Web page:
Social media influencers and the law

Posted on Monday February 4, 2019

It was recently reported that various high profile celebrities including Ellie Goulding have agreed to change the way in which they post online. In particular, certain celebrities have agreed to clearly state whether or not they have been paid or received any gifts or loans of products which they endorse.

The news comes following warnings from the Competition and Markets Authority (CMA) that such posts could fall in breach of consumer law and that such endorsements can be misleading. The CMA announced that it has obtained commitments from 16 social media influencers about how they post online. It was also revealed that the Advertising Standards Agency had issued hundreds of warnings to social media influencers in relation to their endorsements of products and services online.

Earlier this month the CMA published new consumer law compliance guidelines for social media influencers, which followed investigations it had made into social media advertising.

The guidance sets out details relating to how social media influencers should make clear that they have been paid for endorsements.

Suggestions in the new guidance include:

  • Making clear that the influencer will be receiving a reward for advertising the product
  • Using indicators such as “#Ad’ or “Advertisement Promotion”
  • Using the Paid Partnership feature when advertising on Instagram
  • Being open about the influencer’s relationship with the brand and stating that the post is promotional in nature

Andrea Coscelli, Chief Executive of the CMA, commented on the issue, noting that social media influencers have a huge impact on what their fans decide to buy. He stated “You should be able to tell as soon as you look at a post if there is some form of payment or reward involved, so you can decide on whether something is really worth spending your hard-earned money on”.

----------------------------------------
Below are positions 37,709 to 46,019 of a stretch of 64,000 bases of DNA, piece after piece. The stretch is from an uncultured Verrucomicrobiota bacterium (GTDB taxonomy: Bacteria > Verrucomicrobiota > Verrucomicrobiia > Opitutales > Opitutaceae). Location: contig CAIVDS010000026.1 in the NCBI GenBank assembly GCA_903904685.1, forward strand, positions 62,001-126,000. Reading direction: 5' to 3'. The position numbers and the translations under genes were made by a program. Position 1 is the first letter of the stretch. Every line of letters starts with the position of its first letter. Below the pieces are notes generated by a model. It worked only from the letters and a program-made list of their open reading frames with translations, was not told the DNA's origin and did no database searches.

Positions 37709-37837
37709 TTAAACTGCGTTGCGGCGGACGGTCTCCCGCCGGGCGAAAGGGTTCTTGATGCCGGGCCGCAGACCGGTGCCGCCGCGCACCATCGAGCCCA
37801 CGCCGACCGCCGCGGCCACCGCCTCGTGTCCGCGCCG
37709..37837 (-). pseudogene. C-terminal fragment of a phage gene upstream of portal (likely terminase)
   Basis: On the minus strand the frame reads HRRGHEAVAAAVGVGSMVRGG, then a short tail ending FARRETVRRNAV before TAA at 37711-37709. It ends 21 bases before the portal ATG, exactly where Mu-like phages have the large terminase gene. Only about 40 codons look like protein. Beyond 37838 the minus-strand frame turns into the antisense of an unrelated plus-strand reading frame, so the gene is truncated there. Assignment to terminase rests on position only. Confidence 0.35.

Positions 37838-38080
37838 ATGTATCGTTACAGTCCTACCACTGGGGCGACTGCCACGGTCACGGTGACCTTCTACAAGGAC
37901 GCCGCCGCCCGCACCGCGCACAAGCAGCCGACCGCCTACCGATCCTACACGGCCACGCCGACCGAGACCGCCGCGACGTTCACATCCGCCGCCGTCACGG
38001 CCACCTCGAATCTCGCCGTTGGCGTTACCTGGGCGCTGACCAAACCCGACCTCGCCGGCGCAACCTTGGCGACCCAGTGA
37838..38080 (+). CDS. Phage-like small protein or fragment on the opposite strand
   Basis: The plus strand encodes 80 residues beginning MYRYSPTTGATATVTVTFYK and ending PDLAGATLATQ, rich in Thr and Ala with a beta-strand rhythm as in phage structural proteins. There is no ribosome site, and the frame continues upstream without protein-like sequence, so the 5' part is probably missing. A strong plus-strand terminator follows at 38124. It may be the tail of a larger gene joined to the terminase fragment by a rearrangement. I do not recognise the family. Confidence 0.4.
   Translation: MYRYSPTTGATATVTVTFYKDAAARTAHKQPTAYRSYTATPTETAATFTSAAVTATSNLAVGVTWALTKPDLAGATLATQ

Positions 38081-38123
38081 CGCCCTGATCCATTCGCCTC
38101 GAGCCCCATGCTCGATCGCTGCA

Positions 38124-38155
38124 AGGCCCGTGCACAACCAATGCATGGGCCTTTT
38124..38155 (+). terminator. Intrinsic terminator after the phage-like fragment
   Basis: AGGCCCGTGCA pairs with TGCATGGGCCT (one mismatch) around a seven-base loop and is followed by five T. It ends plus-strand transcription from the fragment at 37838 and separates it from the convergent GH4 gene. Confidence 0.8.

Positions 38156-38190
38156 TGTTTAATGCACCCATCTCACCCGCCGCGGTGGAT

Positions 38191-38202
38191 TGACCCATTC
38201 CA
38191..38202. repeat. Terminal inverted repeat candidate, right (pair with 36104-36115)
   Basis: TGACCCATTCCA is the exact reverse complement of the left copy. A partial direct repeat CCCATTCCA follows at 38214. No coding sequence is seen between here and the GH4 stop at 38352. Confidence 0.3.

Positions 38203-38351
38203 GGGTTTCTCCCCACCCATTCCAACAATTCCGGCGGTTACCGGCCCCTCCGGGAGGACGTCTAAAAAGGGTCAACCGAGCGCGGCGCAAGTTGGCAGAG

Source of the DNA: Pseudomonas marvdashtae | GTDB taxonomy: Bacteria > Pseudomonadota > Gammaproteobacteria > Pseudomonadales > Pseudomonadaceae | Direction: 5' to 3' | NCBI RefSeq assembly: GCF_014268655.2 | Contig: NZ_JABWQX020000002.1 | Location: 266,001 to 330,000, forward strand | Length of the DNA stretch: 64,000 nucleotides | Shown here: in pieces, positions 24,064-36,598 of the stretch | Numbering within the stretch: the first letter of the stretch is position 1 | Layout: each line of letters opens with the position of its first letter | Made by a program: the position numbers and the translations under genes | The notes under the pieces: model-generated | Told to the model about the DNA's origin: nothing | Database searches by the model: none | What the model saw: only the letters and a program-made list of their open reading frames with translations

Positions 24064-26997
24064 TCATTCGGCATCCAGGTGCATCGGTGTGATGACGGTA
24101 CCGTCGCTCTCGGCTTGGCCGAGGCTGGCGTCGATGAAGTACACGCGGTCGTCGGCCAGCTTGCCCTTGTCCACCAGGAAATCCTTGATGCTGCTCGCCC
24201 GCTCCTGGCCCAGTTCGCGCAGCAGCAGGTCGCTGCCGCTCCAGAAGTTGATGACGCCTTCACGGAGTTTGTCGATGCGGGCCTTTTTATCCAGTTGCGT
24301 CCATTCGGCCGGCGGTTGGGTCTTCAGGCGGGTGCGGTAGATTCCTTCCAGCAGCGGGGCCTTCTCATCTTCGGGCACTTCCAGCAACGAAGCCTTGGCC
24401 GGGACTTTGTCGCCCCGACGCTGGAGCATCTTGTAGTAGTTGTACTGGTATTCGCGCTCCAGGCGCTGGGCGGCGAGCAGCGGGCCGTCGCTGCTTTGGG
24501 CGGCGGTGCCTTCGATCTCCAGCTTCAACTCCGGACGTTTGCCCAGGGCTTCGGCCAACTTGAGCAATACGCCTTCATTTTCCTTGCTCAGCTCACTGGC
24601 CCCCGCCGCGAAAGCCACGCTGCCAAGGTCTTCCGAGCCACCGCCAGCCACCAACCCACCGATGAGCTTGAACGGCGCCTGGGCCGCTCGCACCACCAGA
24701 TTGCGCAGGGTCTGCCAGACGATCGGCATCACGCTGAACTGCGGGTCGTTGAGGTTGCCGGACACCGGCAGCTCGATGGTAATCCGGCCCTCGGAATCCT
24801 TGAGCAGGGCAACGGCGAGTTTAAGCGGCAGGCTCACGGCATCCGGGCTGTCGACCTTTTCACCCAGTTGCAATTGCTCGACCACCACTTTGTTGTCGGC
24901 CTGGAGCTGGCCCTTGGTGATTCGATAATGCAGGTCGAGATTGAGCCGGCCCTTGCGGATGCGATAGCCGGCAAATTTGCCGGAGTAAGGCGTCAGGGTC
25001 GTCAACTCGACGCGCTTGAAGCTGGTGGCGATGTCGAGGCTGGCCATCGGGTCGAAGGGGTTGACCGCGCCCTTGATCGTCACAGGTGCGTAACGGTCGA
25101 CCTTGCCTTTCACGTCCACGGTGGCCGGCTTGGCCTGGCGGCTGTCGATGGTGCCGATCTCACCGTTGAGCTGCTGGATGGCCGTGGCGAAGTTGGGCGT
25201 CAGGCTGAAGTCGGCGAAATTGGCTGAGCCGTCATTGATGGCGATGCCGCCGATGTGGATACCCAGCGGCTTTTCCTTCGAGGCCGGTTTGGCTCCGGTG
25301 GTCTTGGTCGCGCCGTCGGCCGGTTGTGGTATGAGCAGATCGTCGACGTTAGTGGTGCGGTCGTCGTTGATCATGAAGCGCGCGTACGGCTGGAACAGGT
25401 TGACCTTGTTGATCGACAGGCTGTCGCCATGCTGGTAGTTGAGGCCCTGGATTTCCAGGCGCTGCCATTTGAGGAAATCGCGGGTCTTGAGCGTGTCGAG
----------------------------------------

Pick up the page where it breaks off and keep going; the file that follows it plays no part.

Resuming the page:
The conduct of social media influencers online is a topic of great concern for regulators, particularly revealed by the recent pledges obtained from celebrities. As such, businesses should ensure that any influencer advertising campaigns which they embark upon comply with the guidance issued by the CMA. It is very important to review the guidance and make sure that social media posts are properly labelled in relation to endorsements.

It remains to be seen as to whether the hashtag “#ad” will be trending following these developments.

We regularly advise brands, social media influencers and sports professionals on the matter of online promotions. See our most recent example at  https://www.mackrell.com/legal-news/rafinha-faces-e1m-fine-for-breaching-contract-with-adidas/ .

For advice on advertising and consumer law, please contact Sej Lamba on Sehaj.lamba@mackrell.com.